A little more about us.

We participate and support farmsteading and sustainability, and we hope you will remember to support small, local farmers and all they offer! Our farm is located on 112 acres in the countryside of Talbot County, on Maryland's Eastern Shore, and is home to our family, Eric & Holly Foster, our four children, our herd of Jersey cows, chickens, goats, ducks, pigs, dogs, cats, and more critters. Chapel's Country Creamery artisanal cheeses and yogurts are carefully hand crafted by us from start to finish. We start with our fresh non-pasteurized raw milk, produced on our Maryland dairy farm, and turn that milk into cheese and yogurt. We pride ourselves on the love and care we give to our grass-fed cows, producing fresh natural milk.
Our herd of Jersey cows graze on Clover and Rye grass, and are rotated among 32 different pastures to ensure that the cows are eating the freshest and most nutritious part of the grass. Our cows are not given any additional synthetic compounds, growth- hormones, chemical compounds, or anything else that is not good for either them or us. The milk comes in directly from the cows and is turned into cheese immediately following the mornings milking with no heating necessary. At our farm in Maryland, we are able to swing the pipeline straight into our cheese vat. It is constantly stirred to reach about 90'. The culture is then added which determines the kind of cheese being made. Our cheese is handcrafted with our recipes using only all natural ingredients and vegetable rennet. We then handcraft our cheeses and they are ready to go from farm to table for your enjoyment!

A few f.a.q.s about the cheese making process.

More about our herd

Articles about our cheese and farm

We have been included in several articles, both written about our products and farm! Morgan Murphy in Easton for “Off the Eaten Path” - The Talbot Spy, July 2014 "Sip, Savor and Sail" - What's Up Eastern Shore Best of the Chesapeake, August 2013 "Chapel's Country Creamery earns Talbot County Award for Innovation" - Star Democrat, April 2013 "It's Not Easy Being Cheesy" - Star Democrat, March 2013 "Cheese Bowl 2013: Meet Maryland's Cheesemakers" - Cheese and Champagne, February 2013 "Buying the Cow" - Eastern Shore Savvy - August 2012 "Cheese, made by happy Maryland Cows " - Going Green on Delmarva, Winter 2012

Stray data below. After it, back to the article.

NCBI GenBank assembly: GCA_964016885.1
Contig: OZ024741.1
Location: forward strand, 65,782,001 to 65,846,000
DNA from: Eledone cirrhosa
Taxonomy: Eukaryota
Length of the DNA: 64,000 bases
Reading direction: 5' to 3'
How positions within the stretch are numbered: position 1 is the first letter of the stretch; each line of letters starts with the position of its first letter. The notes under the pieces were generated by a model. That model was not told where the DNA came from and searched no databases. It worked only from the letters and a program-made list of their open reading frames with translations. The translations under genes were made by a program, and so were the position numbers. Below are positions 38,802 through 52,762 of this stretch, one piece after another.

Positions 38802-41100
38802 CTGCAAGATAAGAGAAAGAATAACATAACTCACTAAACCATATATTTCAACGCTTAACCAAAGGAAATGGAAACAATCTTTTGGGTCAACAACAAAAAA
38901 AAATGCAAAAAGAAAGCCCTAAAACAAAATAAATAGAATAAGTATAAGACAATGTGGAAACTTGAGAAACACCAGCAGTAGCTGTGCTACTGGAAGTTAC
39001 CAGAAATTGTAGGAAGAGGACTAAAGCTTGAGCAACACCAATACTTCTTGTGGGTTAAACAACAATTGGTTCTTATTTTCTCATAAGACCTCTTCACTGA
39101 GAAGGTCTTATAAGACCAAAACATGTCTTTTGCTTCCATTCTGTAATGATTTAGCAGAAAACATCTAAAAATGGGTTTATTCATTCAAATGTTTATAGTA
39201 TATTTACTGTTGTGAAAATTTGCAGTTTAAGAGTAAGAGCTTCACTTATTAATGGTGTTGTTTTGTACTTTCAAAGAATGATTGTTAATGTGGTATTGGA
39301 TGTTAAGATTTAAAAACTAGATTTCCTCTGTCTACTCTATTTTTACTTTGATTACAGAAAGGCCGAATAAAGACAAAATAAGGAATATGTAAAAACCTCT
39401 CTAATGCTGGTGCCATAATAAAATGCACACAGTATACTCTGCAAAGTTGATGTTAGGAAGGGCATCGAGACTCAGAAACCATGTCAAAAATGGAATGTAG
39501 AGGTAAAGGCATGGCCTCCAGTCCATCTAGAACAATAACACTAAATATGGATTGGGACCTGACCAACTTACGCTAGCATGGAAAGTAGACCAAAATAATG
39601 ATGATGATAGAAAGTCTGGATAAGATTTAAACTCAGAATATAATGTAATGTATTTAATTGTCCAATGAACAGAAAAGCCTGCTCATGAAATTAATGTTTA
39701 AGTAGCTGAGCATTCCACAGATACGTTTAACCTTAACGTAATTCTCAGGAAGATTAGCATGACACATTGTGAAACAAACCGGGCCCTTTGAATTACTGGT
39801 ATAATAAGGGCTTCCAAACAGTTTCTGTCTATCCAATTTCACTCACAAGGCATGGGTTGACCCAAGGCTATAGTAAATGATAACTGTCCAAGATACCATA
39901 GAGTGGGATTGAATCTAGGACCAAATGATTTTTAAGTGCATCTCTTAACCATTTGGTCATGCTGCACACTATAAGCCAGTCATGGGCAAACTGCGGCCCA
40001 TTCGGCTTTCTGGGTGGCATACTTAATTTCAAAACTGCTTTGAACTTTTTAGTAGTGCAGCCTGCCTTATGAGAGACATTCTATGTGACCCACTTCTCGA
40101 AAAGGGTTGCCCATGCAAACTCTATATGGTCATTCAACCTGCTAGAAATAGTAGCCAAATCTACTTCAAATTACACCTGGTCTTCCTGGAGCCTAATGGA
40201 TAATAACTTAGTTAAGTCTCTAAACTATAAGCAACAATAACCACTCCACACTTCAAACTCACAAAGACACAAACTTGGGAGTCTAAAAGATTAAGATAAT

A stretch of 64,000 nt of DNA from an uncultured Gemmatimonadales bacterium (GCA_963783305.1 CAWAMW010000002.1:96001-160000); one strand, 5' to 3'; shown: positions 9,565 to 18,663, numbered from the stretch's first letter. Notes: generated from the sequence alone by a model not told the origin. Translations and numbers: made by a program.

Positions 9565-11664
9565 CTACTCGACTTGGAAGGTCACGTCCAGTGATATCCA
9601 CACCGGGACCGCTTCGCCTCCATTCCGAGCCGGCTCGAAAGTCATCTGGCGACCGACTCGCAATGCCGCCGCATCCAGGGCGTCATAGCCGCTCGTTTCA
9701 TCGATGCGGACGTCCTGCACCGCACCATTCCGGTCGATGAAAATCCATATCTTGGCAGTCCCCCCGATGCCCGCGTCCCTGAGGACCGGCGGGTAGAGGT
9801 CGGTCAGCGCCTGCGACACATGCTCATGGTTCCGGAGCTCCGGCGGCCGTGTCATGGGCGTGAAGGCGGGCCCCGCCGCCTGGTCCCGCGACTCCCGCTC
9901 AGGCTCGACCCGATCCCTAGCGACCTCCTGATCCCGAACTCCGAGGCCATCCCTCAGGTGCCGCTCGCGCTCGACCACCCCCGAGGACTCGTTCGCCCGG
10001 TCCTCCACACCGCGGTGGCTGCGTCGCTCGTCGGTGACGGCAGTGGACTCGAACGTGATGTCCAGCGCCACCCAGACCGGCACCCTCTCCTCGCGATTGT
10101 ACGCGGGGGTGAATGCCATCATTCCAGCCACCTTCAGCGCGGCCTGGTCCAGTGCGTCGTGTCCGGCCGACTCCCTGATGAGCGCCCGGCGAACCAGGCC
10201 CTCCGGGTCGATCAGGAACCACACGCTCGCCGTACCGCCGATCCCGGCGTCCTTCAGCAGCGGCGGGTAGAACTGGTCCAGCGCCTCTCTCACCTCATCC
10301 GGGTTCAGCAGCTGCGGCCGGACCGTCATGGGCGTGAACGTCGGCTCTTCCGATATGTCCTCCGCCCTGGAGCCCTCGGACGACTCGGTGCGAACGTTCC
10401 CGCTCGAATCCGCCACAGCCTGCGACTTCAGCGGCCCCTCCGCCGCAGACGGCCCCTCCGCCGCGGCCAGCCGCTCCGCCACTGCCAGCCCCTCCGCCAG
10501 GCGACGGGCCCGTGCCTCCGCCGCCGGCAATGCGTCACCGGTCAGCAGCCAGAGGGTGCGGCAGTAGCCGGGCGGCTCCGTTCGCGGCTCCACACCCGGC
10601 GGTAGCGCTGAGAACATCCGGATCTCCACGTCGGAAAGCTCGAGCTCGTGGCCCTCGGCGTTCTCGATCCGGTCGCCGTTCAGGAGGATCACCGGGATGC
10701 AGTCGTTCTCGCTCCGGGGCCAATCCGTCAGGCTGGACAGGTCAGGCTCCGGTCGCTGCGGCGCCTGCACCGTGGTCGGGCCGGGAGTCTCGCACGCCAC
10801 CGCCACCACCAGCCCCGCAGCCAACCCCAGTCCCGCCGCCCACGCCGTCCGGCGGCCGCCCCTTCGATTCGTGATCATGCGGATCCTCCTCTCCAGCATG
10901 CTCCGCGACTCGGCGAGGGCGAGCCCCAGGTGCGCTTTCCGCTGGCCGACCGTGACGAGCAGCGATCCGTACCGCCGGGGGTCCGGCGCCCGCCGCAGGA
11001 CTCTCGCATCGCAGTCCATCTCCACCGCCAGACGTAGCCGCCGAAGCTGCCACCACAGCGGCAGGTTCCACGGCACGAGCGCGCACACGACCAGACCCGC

"A Little Cheese with that Wine?" - Bay Ridge Wine & Spirits "Artisinal Cheese Production Growing in Maryland" - Maryland Grazers Network, Part of Buy Local Trend Report by Mark Powell, Winter 2011 "Making Artisinal Farmstead Cheese in Maryland" - Chesapeake Bay Flavor by Stacey Adams-Zier "Food Spotlight: Local Cheeses" - Capitol File "The Cream of the Crop" - Shore Life Magazine, October/November 2011 "Fosters Take a Big Bite in Artisan Cheese Business" - My Maryland (A publication of Maryland Farm Bureau, Winter 2010 "Maryland Cheese Goes Raw" - Baltimore Sun - October 2, 2009 "Aging Gracefully" - Hobby Farm Home - September/October 2009 "Cheese of a Different Flavor" - What's Up Eastern Shore - November 2008 "This Land is Your Land" - Baltimore Magazine - October 2008
What is artisanal cheese? Artisanal cheeses are handmade that are made by the cheese maker personally from start to finish. In essence the cheese is not bulk manufactured, like most cheeses you get at your local deli. What is farmstead cheese? What does it mean to produce a farmstead cheese? Farmstead cheese is a form of artisanal cheese making where the milk for the cheese is produced by a single herd on the cheese maker's farm. Being a farmstead cheese farm like us allows us to provide the highest quality cheese to our customers. What is vegetable rennet? Rennet is used broadly to describe any enzyme used for the coagulation of milk in the process of making cheese. Vegetable rennet is most commonly used when describing enzymes produced using microbes. "Vegetable rennet" is sometimes used more generally to describe any non-animal rennet for cheese making. What is whey? The watery liquid portion of the milk left when milk protein, or casein, coagulates to become curd in cheesemaking. Whey is sometimes further processed into whey cheese. It can be separated another step, with butter being made from the fattier share. What is a cheese vat? A cheese vat, is a vat or tub in which the curd is formed and cut or broken, during the cheese making process. What is curd? Curd is the coagulated or thickened part of milk, as distinguished from the whey, or watery part. It is eaten as food, especially when made into cheese.
CHAPELíS COUNTRY CREAMERY 10th Anniversary
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